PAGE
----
Stem Cell Therapy for Arthritic Pets


Arthritis is an important disease in geriatric dogs and is also becoming more widely recognized in cats. Estimates indicate as many as one in five dogs will suffer from arthritis as they age. This is the second in a two-part series on arthritis. The first blog covered the standard therapies for treatment of arthritis. This blog features expert information from Dr. Pamela Schwartz, Diplomate American College of Veterinary Surgery, of The AMC’s Surgery Department. She has an interest in the use of stem cells for the treatment of canine arthritis.

Stem cells are purified mesenchymal stem cells harvested from subcutaneous (under the skin) fat in dogs. These stem cells are not the controversial embryonic stem cells we hear about on the evening news, but they do possess the ability to develop into any cell in the body. In animal models, researchers have shown these stem cells have the ability to develop into cartilage cells if they are injected into the appropriate environment. Once they are injected into an inflamed, arthritic joint, they will turn into new cartilage cells to help repair the damage caused by osteoarthritis. 

osteoarthritisEvery dog is not a candidate for stem cell therapy. Stem cell therapy is currently indicated for osteoarthritis and is not considered applicable to other chronic medical or neurological conditions. Dogs with cancer are not good candidates for this treatment. If there is a surgically repairable disease (i.e., ligament tear), we recommend surgery and reserve the use of stem cells for the future. 

Owners interested in having their dog evaluated for stem cell therapy must have a consultation with a stem cell credentialed veterinarian (The AMC currently has five stem cell credentialed doctors, including Dr. Schwartz). The evaluation includes a physical examination, blood work and chest radiographs.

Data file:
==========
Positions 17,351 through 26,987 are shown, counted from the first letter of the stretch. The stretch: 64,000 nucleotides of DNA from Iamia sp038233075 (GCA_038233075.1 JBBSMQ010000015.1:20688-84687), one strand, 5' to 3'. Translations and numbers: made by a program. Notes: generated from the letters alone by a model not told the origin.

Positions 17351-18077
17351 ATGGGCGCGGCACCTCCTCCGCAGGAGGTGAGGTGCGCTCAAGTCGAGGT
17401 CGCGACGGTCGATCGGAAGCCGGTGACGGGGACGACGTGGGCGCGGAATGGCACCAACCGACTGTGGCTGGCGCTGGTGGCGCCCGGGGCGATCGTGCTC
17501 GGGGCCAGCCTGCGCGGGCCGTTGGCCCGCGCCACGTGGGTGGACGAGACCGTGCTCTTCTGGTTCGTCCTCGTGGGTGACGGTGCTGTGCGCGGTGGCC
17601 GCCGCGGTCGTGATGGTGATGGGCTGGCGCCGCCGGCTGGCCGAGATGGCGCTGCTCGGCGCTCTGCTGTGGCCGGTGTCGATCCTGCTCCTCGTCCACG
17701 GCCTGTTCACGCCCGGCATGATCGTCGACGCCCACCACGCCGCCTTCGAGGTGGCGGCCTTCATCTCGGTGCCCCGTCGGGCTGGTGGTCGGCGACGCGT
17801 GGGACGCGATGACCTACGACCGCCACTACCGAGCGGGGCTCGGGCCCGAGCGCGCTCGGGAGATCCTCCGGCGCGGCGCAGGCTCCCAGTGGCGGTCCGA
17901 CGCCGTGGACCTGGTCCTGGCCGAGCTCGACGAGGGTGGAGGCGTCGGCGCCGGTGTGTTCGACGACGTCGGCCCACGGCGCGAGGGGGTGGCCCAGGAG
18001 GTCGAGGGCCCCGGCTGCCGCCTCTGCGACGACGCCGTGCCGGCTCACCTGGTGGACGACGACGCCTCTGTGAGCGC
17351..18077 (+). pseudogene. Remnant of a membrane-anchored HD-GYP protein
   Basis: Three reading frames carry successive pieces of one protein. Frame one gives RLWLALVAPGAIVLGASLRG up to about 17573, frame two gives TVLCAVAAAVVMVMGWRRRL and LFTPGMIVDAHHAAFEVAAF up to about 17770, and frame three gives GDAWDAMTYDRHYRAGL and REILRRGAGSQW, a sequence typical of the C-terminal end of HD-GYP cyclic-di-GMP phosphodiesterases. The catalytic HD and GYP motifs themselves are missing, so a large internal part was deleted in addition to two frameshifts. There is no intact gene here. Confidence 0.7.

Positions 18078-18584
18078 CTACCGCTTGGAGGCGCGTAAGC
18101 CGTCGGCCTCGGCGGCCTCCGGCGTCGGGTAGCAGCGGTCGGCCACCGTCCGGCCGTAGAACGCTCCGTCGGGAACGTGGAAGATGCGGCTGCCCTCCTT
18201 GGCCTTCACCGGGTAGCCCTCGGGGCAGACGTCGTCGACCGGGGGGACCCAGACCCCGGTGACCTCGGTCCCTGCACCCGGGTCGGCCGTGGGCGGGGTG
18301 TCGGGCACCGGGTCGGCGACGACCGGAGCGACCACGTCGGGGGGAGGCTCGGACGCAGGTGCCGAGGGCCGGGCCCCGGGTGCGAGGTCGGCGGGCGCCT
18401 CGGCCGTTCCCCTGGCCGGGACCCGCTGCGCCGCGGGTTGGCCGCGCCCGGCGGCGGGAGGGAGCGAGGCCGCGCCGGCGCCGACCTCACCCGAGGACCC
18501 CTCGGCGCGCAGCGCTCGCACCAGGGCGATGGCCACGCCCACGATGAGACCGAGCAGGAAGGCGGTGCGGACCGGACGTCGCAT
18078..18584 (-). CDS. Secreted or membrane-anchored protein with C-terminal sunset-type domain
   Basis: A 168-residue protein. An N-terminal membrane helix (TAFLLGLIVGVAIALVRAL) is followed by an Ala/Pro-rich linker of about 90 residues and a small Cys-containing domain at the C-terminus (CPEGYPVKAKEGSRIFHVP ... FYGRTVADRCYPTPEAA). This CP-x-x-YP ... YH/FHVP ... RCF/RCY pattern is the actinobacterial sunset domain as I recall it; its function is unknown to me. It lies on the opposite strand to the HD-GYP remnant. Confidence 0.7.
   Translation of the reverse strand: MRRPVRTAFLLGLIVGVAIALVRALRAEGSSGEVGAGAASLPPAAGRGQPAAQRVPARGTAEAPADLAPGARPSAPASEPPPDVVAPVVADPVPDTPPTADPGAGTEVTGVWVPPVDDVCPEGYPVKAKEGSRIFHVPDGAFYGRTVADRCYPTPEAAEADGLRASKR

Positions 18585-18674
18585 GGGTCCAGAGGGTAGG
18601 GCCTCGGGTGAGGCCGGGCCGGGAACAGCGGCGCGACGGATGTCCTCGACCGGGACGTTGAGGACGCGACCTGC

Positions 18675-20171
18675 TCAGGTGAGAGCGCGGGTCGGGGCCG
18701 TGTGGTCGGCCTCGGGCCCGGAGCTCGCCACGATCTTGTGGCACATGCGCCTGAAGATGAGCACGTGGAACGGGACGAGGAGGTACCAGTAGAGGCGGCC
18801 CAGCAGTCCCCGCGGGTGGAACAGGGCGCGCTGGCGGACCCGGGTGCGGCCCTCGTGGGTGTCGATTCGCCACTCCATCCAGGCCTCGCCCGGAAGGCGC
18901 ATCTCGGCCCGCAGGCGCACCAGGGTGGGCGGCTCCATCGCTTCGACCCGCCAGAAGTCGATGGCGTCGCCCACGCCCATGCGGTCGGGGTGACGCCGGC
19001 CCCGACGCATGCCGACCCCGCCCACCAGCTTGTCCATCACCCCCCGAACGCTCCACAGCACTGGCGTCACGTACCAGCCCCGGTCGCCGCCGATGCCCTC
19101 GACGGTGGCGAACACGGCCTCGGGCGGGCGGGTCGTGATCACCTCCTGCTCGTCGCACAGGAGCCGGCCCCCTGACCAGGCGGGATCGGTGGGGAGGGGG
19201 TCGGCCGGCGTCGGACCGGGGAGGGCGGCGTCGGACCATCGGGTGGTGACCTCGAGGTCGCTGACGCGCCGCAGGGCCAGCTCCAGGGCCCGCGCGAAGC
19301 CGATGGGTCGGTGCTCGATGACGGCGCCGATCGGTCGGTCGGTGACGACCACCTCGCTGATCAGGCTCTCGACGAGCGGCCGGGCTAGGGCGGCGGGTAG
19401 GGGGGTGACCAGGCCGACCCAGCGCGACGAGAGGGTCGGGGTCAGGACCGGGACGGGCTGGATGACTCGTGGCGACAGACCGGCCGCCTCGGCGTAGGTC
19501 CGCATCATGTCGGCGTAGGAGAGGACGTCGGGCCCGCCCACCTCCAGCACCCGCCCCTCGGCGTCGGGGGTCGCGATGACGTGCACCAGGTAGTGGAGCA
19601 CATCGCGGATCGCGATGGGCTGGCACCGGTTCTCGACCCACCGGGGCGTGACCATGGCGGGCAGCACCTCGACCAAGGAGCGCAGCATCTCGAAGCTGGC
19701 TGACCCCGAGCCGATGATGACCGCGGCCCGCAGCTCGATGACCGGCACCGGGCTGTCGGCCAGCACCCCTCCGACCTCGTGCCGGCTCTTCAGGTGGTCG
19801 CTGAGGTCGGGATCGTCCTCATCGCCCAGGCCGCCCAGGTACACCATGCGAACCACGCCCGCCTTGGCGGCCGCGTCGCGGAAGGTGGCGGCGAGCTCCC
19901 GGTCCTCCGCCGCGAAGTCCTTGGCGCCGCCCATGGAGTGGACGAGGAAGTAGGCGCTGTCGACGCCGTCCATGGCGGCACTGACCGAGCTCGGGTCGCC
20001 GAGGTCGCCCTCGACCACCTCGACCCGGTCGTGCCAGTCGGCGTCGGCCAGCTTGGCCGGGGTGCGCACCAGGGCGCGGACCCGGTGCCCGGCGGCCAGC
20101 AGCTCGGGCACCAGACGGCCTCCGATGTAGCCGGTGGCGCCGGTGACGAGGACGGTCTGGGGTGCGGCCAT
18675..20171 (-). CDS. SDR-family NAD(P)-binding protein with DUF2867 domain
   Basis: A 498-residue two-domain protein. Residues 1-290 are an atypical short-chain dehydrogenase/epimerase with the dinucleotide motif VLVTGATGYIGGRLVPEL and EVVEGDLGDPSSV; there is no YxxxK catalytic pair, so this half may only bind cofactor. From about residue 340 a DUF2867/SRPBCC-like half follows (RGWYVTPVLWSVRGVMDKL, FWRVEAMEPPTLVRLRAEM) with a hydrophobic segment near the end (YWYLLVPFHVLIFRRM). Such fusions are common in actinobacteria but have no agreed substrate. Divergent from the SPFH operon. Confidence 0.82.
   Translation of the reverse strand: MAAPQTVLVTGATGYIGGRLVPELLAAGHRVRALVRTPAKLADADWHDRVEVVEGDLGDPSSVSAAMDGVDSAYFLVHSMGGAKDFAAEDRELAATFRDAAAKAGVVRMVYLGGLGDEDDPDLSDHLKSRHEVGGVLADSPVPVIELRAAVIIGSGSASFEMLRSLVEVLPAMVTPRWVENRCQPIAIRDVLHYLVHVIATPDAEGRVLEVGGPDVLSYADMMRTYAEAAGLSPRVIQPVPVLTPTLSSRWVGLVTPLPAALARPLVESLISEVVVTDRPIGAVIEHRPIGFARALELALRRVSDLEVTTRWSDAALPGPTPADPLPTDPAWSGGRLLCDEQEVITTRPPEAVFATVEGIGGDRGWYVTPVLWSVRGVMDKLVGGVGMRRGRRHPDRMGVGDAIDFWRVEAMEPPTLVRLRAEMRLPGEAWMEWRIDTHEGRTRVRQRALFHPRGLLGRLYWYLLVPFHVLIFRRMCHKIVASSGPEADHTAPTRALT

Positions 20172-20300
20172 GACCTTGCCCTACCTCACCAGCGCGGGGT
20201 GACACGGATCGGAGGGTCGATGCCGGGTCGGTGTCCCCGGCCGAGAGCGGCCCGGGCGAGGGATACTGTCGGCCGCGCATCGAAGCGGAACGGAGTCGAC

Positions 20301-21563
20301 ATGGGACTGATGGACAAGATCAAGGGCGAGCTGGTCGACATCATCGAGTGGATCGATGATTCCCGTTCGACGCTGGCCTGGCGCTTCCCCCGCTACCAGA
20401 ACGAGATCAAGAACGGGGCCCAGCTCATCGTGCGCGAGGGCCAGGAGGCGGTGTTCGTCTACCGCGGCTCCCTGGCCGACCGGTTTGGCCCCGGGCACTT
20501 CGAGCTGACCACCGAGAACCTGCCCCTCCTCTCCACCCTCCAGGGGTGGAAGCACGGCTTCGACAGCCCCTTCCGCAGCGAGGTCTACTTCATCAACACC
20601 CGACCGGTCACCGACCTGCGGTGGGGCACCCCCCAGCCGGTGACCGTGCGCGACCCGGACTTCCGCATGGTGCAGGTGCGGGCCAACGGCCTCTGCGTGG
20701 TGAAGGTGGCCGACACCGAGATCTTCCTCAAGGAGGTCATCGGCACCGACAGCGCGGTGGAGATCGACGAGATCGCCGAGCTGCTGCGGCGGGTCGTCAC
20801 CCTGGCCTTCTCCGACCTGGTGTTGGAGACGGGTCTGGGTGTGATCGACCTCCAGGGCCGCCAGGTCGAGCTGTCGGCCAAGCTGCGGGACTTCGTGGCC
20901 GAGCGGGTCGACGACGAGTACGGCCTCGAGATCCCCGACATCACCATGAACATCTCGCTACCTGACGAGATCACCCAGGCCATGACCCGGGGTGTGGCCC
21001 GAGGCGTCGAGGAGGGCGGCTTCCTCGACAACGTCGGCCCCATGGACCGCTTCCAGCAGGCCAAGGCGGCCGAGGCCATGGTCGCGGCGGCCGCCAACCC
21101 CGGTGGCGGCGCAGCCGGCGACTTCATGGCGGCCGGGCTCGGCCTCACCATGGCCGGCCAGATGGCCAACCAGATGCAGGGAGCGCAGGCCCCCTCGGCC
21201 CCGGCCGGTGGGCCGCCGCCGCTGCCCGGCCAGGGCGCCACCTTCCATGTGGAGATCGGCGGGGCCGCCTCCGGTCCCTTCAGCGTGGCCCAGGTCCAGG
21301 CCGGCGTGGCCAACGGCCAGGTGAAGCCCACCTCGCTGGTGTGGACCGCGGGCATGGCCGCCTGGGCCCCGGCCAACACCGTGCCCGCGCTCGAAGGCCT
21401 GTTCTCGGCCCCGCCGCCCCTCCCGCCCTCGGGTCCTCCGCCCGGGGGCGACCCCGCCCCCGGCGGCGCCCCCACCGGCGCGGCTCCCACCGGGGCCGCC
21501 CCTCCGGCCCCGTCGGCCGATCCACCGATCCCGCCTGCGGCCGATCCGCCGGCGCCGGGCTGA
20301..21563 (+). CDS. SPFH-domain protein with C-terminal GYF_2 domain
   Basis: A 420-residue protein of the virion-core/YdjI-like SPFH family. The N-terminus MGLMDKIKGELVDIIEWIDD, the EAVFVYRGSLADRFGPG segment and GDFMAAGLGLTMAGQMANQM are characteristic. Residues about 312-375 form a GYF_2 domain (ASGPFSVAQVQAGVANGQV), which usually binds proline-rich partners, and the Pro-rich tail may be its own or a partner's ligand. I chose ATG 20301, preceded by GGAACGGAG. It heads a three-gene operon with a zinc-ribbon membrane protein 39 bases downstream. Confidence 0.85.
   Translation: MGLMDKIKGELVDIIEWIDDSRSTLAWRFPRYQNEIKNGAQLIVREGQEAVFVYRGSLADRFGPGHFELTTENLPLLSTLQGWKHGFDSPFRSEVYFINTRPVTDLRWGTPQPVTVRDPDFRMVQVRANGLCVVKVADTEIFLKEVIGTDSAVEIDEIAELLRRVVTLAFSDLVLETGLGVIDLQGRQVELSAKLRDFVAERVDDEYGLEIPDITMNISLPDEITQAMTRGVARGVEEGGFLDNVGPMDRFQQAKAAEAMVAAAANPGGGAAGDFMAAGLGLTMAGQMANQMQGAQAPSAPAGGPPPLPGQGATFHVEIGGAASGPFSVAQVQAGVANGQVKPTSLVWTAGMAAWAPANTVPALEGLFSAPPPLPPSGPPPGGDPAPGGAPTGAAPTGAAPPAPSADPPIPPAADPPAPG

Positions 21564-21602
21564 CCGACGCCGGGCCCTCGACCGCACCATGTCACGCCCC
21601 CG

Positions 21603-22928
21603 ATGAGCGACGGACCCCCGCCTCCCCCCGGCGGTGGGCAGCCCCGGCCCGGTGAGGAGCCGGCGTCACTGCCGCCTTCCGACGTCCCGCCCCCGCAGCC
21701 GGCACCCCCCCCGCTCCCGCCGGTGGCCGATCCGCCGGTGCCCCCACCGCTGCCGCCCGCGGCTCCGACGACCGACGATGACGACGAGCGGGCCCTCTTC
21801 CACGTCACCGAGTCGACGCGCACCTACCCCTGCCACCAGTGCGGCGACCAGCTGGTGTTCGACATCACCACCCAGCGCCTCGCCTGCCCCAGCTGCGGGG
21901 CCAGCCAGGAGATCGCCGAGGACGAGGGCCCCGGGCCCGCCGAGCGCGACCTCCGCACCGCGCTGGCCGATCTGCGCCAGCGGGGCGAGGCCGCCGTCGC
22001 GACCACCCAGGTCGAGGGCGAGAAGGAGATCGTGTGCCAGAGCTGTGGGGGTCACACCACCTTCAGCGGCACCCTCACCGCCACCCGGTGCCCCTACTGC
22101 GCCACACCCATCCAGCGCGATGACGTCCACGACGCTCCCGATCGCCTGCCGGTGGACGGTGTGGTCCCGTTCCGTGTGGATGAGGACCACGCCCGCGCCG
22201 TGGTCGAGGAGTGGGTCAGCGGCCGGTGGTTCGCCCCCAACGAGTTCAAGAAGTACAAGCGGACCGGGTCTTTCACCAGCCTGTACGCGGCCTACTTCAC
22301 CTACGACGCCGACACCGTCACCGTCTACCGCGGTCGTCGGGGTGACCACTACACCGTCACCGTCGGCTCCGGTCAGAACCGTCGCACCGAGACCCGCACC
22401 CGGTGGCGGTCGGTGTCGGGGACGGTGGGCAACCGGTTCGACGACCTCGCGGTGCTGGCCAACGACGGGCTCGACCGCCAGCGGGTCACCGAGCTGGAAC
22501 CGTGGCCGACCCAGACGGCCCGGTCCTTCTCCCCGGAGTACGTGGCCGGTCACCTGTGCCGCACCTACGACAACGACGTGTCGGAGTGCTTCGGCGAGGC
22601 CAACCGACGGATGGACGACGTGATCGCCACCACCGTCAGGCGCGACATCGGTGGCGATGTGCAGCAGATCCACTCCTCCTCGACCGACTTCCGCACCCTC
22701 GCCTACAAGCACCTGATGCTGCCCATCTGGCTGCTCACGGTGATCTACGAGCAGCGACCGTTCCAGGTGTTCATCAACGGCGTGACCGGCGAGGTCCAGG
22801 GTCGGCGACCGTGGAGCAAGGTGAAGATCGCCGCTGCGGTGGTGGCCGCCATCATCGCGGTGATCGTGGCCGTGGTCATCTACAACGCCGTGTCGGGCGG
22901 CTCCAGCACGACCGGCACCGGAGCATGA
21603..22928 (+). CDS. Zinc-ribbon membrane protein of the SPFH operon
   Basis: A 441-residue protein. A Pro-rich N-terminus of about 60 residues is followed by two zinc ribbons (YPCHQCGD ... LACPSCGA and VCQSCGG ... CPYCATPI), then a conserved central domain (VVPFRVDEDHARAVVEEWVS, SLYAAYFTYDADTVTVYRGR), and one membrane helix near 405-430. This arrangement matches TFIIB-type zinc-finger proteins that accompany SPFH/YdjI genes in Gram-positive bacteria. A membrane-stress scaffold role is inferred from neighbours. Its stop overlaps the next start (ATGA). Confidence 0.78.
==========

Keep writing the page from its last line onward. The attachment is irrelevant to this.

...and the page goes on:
stem-cell-injectionIf the dog is found to be a good candidate for stem cell therapy, an outpatient “fat harvest” will be scheduled. During the harvest, a small incision is made in either the groin, behind the shoulder blade, or into the abdomen. The dog is discharged from the hospital the same evening and the harvested fat is shipped overnight for processing. Forty-eight hours later, when the stem cells arrive back at AMC, the stem cells are injected into the affected joints while the dog is under sedation. Multiple joints may be injected on the same day and we’ve seen good results in arthritis of the hips, knees and elbows. 

Following stem cell therapy, the degree of lameness is reevaluated 30, 60 and 90 days after the injection. During these visits, both the owners and the vets will evaluate the degree of lameness to assess the dog’s improvement. We are pleased with the results we have seen in the patients we have treated with stem cells. They can go for longer walks, jump on and off the bed again and have a more comfortable life. 

For further information about stem cell therapy at The AMC or to schedule a consultation, please call Dr. Pamela Schwartz at 212.329.8756.

The Department of Surgery at The AMC
The surgeons at The AMC, who are certified by the American College of Veterinary Surgery, provide seven-day-per-week expertise, state-of-the-art surgical techniques and emergency surgical care.  We also offer specialty services such as veterinary dentistry, rehabilitation and pet fitness services, orthopedics and soft-tissue surgery.  Our surgeons work closely with internal medicine, oncology, radiology, critical care and pathology specialists to coordinate testing and to determine the least invasive and effective procedures necessary to optimize patient outcomes.

Orthopedic Surgery
• Marc E. Havig, DVM, DACVS
• Pamela Schwartz, DVM, DACVS
• Jason Syrcle, DVM

Soft Tissue Surgery
• Janet Kovak McClaran, DVM, DACVS
• Pamela Schwartz, DVM, DACVS
• Jason Syrcle, DVM

3 Responses to Stem Cell Therapy for Arthritic Pets

  1. What is Child Anxiety…

    […]Stem Cell Therapy for Arthritic Pets « Fur the Love of Pets[…]…

  2. Lowell Bruce Anderson says:

    There should be no religious objection to stem cell research using anamal models. If this research is successful, there should be no religious objection to stem cell therapy for pets. If this therapy is successful, will we live in a world in which we routinely treat animals for diseases using methods that we can’t use to treat humans with? I think not for long. Bruce

  3. Great article. There are more feathers to be crowned for the treatment using stem cells. Thanks for the

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